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Baslow is a village in Derbyshire, England, in the Peak District, lying between Sheffield and Bakewell. It is situated on the River Derwent just north of Chatsworth House. A seventeenth century bridge spans the river in the village, alongside which is a contemporary toll house. The village, part of the Baslow and Bubnell parish, has a population of approximately 1,100.
The village may be (informally) considered as having three parts, as described below.
Bridge End is the original settlement, clustered around All Saints' Church and the ancient bridge and ford across the River Derwent. The church boasts a Saxon coffin lid in the porch entrance, but the oldest part of the current building, the north aisle, dates from about 1200. The tower was constructed in the 13th century but the rest of the church is newer and was the subject of an extensive restoration in the 19th century.
A sundial lies in the church grounds, atop the shaft, base and steps of a cross. This may have acted as a market cross in the seventeenth century. A second cross lies in the graveyard, moved from Bubnell by Doctor Wrench, who erected the nearby Wellington Monument and is buried in the churchyard. This cross may historically have been known as the "Butter Cross".
Just behind the church lies the old bridge. Built in 1603, this is the oldest bridge across the Derwent never to have been destroyed by floods.
The eastern end of the village is called Nether End and contains an entrance to Chatsworth Park. The area is popular with tourists and visitors to the village due to a concentration of hotels, pubs and restaurants, tea rooms, a caravan site and a pedestrian entrance to Chatsworth Park. Just outside Nether End (and the village itself) are the so-called "Golden Gates", a set of gates dating from the 1st Duke's rebuilding of Chatsworth, which were moved here by Sir Joseph Paxton for William Cavendish, 6th Duke of Devonshire, in the 19th century to make a new entrance to the park, following its extension northwards towards Baslow in the 1830s. The gates are now only rarely used; most usually when large public events are held in the park.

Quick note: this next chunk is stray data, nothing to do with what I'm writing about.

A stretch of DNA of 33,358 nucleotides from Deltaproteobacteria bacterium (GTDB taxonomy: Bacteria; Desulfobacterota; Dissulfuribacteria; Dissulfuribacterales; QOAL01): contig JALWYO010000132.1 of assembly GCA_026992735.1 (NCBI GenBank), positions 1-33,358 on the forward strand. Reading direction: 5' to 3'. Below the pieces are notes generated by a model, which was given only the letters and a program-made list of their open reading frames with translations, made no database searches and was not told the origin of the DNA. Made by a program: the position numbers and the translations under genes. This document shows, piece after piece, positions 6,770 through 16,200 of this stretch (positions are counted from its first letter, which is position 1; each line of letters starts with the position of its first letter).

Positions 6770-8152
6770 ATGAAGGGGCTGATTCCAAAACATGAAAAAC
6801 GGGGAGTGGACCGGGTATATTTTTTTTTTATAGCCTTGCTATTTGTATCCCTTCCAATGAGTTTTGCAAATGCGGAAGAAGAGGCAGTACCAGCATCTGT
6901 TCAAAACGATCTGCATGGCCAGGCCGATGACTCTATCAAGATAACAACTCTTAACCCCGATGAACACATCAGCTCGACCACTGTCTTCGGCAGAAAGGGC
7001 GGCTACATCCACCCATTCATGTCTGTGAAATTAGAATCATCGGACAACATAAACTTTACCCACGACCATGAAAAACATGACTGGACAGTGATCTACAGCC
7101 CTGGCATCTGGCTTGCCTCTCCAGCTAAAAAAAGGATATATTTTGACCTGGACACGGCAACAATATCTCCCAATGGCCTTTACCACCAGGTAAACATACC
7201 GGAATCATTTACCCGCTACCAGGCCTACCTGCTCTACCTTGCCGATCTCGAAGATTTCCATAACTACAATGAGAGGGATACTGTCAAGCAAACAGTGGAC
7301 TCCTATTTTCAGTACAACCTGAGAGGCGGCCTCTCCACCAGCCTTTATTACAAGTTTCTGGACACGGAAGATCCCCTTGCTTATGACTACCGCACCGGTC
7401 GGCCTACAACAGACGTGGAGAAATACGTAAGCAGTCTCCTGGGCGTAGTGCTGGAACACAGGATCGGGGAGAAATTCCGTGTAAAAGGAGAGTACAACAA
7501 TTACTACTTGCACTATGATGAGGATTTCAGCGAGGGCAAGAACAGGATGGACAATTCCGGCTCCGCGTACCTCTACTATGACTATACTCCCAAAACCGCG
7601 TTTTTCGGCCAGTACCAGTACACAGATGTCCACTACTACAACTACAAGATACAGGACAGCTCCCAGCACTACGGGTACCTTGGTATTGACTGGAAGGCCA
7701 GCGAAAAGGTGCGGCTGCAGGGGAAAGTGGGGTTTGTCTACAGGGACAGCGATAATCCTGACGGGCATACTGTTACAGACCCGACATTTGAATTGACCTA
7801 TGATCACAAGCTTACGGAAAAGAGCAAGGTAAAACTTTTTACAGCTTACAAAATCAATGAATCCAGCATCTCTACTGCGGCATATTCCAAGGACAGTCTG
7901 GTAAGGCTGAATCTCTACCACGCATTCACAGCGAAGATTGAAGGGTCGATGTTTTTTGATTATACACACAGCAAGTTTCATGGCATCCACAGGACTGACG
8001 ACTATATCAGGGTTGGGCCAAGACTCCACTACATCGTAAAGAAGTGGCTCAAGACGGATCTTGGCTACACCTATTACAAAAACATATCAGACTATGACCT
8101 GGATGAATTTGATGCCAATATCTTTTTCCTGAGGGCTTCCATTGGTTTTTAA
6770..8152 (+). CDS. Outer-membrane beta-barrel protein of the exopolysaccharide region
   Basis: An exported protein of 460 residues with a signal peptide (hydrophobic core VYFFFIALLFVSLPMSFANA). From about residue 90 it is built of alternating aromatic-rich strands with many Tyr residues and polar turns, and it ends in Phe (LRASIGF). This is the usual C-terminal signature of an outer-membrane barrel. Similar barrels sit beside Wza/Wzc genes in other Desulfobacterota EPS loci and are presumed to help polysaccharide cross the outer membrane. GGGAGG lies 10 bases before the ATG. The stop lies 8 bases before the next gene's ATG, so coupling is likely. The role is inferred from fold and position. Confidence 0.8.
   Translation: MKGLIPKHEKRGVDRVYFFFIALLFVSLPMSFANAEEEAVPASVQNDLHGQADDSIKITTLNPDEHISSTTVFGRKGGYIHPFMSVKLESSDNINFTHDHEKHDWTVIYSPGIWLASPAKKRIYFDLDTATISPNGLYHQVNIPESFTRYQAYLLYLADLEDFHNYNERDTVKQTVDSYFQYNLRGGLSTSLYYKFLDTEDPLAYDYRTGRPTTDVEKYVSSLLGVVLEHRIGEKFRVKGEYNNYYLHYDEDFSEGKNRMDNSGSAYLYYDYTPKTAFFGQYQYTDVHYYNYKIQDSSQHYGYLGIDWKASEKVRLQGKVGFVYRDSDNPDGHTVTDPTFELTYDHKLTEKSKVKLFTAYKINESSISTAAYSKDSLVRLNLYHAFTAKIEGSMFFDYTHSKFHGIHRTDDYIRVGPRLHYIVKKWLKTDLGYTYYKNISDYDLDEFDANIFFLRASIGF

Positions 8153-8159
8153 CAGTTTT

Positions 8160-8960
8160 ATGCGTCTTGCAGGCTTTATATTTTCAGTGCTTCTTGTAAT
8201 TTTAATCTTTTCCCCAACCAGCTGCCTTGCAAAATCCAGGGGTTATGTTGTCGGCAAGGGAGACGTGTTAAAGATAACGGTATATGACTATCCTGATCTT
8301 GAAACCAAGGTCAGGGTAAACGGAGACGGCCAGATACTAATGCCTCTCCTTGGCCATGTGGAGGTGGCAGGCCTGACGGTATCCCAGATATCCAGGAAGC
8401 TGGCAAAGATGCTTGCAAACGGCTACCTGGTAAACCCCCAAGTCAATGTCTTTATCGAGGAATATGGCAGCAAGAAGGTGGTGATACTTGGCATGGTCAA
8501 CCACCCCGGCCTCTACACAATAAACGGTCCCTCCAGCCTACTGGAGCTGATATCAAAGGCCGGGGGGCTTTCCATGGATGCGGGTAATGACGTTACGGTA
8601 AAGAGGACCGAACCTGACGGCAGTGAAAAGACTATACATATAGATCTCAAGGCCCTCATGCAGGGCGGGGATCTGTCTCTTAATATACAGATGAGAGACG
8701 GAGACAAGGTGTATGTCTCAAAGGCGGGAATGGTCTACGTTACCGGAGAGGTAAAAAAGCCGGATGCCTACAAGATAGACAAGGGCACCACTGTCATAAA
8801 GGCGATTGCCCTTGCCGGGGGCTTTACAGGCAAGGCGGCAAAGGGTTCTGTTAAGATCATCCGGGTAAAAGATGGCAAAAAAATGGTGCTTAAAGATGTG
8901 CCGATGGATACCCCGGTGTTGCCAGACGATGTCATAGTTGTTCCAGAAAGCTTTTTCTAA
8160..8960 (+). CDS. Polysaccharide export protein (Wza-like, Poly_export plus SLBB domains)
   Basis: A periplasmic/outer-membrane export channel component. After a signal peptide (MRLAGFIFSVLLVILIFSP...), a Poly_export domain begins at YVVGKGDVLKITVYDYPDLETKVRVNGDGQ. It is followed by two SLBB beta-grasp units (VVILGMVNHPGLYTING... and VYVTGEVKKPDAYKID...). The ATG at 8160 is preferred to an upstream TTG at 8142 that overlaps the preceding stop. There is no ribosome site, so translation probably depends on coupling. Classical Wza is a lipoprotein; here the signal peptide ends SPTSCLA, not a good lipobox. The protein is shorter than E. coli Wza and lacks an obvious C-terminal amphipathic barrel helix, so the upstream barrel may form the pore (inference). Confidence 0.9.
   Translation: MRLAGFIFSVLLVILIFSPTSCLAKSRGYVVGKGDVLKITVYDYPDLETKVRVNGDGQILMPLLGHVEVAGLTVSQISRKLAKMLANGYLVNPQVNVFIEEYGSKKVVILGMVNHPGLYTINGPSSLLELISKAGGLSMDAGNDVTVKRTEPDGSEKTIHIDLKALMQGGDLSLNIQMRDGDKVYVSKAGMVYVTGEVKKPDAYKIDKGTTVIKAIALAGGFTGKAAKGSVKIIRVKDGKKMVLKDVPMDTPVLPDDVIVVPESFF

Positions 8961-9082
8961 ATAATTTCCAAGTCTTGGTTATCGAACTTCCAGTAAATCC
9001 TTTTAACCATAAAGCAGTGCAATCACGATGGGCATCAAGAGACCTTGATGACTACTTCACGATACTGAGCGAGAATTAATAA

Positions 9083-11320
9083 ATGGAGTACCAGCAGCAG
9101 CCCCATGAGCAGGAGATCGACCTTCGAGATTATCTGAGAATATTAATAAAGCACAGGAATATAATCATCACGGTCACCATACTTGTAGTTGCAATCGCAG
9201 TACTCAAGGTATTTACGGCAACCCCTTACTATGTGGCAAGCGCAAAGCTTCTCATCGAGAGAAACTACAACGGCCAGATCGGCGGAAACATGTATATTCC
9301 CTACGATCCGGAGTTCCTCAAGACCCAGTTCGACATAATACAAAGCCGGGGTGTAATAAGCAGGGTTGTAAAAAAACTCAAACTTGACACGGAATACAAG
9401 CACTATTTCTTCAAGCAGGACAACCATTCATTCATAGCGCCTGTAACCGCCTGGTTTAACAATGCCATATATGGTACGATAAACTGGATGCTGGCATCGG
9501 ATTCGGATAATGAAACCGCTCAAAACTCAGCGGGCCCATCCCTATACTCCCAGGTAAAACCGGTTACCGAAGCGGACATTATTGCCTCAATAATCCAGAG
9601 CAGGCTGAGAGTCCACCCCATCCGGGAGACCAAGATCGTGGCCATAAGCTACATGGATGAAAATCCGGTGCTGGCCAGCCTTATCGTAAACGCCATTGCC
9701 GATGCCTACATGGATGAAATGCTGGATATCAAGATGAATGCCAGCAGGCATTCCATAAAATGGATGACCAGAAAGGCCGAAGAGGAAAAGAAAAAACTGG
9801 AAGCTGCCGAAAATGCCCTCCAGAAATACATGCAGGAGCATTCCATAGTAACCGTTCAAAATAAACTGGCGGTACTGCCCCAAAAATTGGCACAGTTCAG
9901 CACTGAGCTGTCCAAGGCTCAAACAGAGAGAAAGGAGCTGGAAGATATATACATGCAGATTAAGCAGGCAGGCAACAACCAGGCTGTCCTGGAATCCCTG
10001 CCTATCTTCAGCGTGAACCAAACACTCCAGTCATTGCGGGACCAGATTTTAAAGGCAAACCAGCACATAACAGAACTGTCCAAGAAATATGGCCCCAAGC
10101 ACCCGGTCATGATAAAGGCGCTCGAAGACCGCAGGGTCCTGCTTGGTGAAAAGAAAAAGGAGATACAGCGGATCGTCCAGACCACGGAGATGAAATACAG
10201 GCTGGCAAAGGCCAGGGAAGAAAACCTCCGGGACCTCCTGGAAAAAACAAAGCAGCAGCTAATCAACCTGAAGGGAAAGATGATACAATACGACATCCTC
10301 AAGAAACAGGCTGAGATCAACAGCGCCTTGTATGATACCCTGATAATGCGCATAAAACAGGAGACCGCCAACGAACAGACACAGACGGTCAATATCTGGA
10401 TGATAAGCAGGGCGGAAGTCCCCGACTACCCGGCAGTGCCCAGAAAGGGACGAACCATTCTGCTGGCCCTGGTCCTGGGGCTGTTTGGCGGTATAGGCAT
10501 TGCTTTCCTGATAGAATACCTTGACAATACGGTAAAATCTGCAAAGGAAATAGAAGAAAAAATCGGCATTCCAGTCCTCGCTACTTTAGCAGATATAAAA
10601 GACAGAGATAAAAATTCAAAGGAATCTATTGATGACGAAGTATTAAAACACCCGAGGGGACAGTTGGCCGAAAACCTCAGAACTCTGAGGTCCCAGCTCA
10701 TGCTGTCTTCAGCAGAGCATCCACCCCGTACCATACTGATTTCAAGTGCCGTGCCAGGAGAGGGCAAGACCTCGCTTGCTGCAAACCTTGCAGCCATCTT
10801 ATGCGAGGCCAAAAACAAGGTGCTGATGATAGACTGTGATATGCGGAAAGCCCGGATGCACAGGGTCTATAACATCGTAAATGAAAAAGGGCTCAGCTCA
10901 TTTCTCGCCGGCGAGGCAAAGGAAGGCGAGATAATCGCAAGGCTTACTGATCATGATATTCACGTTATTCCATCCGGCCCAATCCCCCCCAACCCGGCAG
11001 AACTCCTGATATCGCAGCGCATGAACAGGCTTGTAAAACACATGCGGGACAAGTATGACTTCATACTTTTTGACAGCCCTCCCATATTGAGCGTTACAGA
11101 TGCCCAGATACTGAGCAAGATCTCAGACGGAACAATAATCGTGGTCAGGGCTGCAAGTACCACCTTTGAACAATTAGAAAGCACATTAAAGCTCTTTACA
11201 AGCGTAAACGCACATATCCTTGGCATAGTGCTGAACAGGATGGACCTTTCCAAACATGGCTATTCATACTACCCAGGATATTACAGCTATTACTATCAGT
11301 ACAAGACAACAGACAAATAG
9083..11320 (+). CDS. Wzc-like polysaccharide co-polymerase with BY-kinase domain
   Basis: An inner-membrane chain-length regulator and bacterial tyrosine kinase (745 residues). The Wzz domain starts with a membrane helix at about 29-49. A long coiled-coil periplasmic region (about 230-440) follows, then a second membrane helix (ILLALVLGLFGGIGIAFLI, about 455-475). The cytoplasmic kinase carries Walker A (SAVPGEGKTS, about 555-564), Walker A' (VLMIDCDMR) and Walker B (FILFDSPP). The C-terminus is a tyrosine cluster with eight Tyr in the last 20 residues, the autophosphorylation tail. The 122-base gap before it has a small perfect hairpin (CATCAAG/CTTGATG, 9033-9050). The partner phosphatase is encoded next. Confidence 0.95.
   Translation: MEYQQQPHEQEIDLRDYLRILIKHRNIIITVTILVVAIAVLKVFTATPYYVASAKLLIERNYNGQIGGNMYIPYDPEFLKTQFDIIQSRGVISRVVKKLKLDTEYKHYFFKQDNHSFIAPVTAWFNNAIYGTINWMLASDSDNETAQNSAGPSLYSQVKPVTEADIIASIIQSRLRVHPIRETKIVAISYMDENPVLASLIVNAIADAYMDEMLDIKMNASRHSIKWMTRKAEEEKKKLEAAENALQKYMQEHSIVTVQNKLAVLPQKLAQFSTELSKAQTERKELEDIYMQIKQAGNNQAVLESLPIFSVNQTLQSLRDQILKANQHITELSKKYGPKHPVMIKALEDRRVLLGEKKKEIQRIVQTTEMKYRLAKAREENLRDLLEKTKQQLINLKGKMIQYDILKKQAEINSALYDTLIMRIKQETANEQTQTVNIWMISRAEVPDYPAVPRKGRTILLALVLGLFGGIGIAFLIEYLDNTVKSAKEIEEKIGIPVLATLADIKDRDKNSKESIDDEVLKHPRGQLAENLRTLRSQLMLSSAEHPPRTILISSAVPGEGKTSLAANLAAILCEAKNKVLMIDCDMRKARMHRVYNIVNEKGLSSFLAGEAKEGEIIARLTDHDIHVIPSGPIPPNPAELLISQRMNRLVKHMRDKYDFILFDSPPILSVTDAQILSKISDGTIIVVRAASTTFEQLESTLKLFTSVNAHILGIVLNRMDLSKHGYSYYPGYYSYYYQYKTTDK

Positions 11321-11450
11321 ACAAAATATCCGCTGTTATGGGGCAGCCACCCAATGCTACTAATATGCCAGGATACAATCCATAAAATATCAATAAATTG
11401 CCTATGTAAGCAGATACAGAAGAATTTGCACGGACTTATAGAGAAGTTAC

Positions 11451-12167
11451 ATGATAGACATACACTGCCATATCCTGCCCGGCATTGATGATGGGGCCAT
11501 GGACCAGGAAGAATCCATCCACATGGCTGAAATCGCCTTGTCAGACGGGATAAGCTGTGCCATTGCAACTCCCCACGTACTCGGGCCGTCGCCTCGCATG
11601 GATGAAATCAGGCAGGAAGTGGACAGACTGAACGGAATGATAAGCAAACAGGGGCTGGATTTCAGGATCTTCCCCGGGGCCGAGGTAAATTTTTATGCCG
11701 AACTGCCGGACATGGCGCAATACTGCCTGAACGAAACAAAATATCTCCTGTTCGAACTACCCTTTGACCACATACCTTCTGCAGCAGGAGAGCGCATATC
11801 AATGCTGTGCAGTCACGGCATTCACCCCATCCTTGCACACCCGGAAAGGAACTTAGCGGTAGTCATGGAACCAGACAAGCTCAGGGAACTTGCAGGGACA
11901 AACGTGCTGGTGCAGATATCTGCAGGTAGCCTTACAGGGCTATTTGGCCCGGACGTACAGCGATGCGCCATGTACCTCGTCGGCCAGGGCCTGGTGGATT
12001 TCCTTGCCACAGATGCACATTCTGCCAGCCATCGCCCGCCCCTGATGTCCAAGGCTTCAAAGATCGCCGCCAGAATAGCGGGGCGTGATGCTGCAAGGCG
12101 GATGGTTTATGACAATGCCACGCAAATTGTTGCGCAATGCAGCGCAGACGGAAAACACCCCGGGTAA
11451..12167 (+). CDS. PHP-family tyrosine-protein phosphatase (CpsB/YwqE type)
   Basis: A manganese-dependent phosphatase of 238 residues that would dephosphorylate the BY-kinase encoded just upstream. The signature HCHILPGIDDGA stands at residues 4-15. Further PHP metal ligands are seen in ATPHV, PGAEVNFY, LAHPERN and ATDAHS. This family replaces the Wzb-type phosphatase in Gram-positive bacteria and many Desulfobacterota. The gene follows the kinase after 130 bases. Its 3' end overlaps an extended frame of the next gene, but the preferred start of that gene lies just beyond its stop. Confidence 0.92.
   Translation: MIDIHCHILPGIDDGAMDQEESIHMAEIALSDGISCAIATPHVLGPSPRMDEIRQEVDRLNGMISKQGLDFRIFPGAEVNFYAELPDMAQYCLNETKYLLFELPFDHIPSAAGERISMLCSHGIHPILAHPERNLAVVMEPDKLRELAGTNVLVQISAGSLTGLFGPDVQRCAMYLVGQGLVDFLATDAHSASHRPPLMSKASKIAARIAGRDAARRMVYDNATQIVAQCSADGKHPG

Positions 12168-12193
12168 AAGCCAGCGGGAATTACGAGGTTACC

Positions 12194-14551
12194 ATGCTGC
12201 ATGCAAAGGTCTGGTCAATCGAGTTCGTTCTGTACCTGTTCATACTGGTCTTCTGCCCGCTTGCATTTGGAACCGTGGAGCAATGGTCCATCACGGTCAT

The third area of Baslow is called Over End and is a residential area on the hillside to the north of the village. Its primary feature of interest is Baslow Hall,just off from Calver Road, which was once occupied by Sebastian Ziani de Ferranti, the radio and electrical pioneer and inventor, and next by George Kenning. Today it is Fischer's Restaurant. Near Bar Road/Gorse Bank Lane junction was the site of a large Hydropathic hotel, which was demolished in 1936 and is now a small cul de sac called Hydro Close.
The Baslow Grand Hotel Golf Club (now defunct) was founded in 1896. The course was still appearing on O.S maps in the 1930s.
Outside the village
The edges around Baslow, such as Froggatt Edge, offer fine walking and rock climbing, with splendid views over the Derwent valley. To the north of the village, Baslow Edge was once quarried for gritstone and features the Eagle Stone, an isolated 6-metre high block of gritstone. Tradition has it that the local men had to climb this rock before they were worthy of marriage. Just behind it there is a monument to the Duke of Wellington, raised in 1866 by a local worthy, Dr Lieutenant Colonel E. M. Wrench. It marked an earlier visit by Wellington to the moor, and was also intended as a balance to the nearby Nelson Monument.
- Frederic Barker was born here and was vicar here before being Bishop of Sydney.
- Former England cricket captain Michael Vaughan lives here.
- Dr E.M. Wrench's papers are held by the department of Manuscripts and Special Collections, The University of Nottingham.
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